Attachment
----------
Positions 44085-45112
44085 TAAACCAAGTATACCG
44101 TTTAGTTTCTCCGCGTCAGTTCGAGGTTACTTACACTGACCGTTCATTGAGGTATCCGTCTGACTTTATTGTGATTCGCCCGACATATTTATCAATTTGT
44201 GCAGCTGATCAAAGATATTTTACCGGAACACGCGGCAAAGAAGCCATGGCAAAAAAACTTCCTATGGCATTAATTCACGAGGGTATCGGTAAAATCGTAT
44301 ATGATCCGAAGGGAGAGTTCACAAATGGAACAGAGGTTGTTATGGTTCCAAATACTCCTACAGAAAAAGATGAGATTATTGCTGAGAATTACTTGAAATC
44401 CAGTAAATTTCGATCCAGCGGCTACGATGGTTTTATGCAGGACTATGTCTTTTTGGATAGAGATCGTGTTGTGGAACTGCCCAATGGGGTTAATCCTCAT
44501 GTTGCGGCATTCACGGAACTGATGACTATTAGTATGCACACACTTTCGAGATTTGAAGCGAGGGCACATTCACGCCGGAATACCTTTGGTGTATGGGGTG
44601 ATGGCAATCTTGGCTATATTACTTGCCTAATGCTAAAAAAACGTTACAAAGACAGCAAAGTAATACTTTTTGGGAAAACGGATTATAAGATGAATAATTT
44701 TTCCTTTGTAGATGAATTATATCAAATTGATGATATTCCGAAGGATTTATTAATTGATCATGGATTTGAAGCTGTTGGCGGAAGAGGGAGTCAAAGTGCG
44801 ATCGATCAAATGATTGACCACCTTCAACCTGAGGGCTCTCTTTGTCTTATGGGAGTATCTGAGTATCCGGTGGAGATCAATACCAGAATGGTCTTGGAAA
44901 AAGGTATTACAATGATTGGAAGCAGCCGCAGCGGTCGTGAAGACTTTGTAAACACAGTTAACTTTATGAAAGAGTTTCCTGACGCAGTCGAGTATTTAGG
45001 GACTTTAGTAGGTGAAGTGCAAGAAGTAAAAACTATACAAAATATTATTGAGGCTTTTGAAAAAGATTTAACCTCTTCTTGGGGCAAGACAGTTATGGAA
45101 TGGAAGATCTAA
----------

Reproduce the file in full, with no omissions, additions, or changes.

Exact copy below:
Positions 44085-45112
44085 TAAACCAAGTATACCG
44101 TTTAGTTTCTCCGCGTCAGTTCGAGGTTACTTACACTGACCGTTCATTGAGGTATCCGTCTGACTTTATTGTGATTCGCCCGACATATTTATCAATTTGT
44201 GCAGCTGATCAAAGATATTTTACCGGAACACGCGGCAAAGAAGCCATGGCAAAAAAACTTCCTATGGCATTAATTCACGAGGGTATCGGTAAAATCGTAT
44301 ATGATCCGAAGGGAGAGTTCACAAATGGAACAGAGGTTGTTATGGTTCCAAATACTCCTACAGAAAAAGATGAGATTATTGCTGAGAATTACTTGAAATC
44401 CAGTAAATTTCGATCCAGCGGCTACGATGGTTTTATGCAGGACTATGTCTTTTTGGATAGAGATCGTGTTGTGGAACTGCCCAATGGGGTTAATCCTCAT
44501 GTTGCGGCATTCACGGAACTGATGACTATTAGTATGCACACACTTTCGAGATTTGAAGCGAGGGCACATTCACGCCGGAATACCTTTGGTGTATGGGGTG
44601 ATGGCAATCTTGGCTATATTACTTGCCTAATGCTAAAAAAACGTTACAAAGACAGCAAAGTAATACTTTTTGGGAAAACGGATTATAAGATGAATAATTT
44701 TTCCTTTGTAGATGAATTATATCAAATTGATGATATTCCGAAGGATTTATTAATTGATCATGGATTTGAAGCTGTTGGCGGAAGAGGGAGTCAAAGTGCG
44801 ATCGATCAAATGATTGACCACCTTCAACCTGAGGGCTCTCTTTGTCTTATGGGAGTATCTGAGTATCCGGTGGAGATCAATACCAGAATGGTCTTGGAAA
44901 AAGGTATTACAATGATTGGAAGCAGCCGCAGCGGTCGTGAAGACTTTGTAAACACAGTTAACTTTATGAAAGAGTTTCCTGACGCAGTCGAGTATTTAGG
45001 GACTTTAGTAGGTGAAGTGCAAGAAGTAAAAACTATACAAAATATTATTGAGGCTTTTGAAAAAGATTTAACCTCTTCTTGGGGCAAGACAGTTATGGAA
45101 TGGAAGATCTAA